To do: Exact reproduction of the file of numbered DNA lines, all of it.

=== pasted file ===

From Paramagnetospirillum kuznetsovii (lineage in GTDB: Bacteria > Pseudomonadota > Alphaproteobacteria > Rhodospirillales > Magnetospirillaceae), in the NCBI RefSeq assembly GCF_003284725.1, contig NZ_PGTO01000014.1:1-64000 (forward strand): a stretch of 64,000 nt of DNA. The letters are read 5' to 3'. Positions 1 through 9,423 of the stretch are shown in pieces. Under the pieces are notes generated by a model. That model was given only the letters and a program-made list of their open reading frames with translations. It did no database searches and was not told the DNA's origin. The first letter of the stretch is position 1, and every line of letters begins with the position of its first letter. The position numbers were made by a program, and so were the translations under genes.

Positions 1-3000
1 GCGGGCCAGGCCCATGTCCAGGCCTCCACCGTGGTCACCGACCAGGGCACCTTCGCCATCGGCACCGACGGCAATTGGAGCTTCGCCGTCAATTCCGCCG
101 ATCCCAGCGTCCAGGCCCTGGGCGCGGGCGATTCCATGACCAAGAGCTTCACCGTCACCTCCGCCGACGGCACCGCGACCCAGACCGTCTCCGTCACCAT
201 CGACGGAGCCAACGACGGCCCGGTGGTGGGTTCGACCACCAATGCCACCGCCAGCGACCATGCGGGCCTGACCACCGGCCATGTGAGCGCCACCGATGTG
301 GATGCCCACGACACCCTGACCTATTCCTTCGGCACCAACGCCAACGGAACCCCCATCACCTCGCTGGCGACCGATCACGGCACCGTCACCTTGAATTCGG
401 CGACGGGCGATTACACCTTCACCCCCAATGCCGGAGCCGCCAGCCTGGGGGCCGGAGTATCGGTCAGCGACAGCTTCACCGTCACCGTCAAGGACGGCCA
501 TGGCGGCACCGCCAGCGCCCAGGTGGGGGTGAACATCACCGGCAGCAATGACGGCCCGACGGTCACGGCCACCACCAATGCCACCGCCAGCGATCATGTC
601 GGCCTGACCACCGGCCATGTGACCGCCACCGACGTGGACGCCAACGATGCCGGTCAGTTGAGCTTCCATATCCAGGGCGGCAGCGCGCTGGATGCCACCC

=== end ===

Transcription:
From Paramagnetospirillum kuznetsovii (lineage in GTDB: Bacteria > Pseudomonadota > Alphaproteobacteria > Rhodospirillales > Magnetospirillaceae), in the NCBI RefSeq assembly GCF_003284725.1, contig NZ_PGTO01000014.1:1-64000 (forward strand): a stretch of 64,000 nt of DNA. The letters are read 5' to 3'. Positions 1 through 9,423 of the stretch are shown in pieces. Under the pieces are notes generated by a model. That model was given only the letters and a program-made list of their open reading frames with translations. It did no database searches and was not told the DNA's origin. The first letter of the stretch is position 1, and every line of letters begins with the position of its first letter. The position numbers were made by a program, and so were the translations under genes.

Positions 1-3000
1 GCGGGCCAGGCCCATGTCCAGGCCTCCACCGTGGTCACCGACCAGGGCACCTTCGCCATCGGCACCGACGGCAATTGGAGCTTCGCCGTCAATTCCGCCG
101 ATCCCAGCGTCCAGGCCCTGGGCGCGGGCGATTCCATGACCAAGAGCTTCACCGTCACCTCCGCCGACGGCACCGCGACCCAGACCGTCTCCGTCACCAT
201 CGACGGAGCCAACGACGGCCCGGTGGTGGGTTCGACCACCAATGCCACCGCCAGCGACCATGCGGGCCTGACCACCGGCCATGTGAGCGCCACCGATGTG
301 GATGCCCACGACACCCTGACCTATTCCTTCGGCACCAACGCCAACGGAACCCCCATCACCTCGCTGGCGACCGATCACGGCACCGTCACCTTGAATTCGG
401 CGACGGGCGATTACACCTTCACCCCCAATGCCGGAGCCGCCAGCCTGGGGGCCGGAGTATCGGTCAGCGACAGCTTCACCGTCACCGTCAAGGACGGCCA
501 TGGCGGCACCGCCAGCGCCCAGGTGGGGGTGAACATCACCGGCAGCAATGACGGCCCGACGGTCACGGCCACCACCAATGCCACCGCCAGCGATCATGTC
601 GGCCTGACCACCGGCCATGTGACCGCCACCGACGTGGACGCCAACGATGCCGGTCAGTTGAGCTTCCATATCCAGGGCGGCAGCGCGCTGGATGCCACCC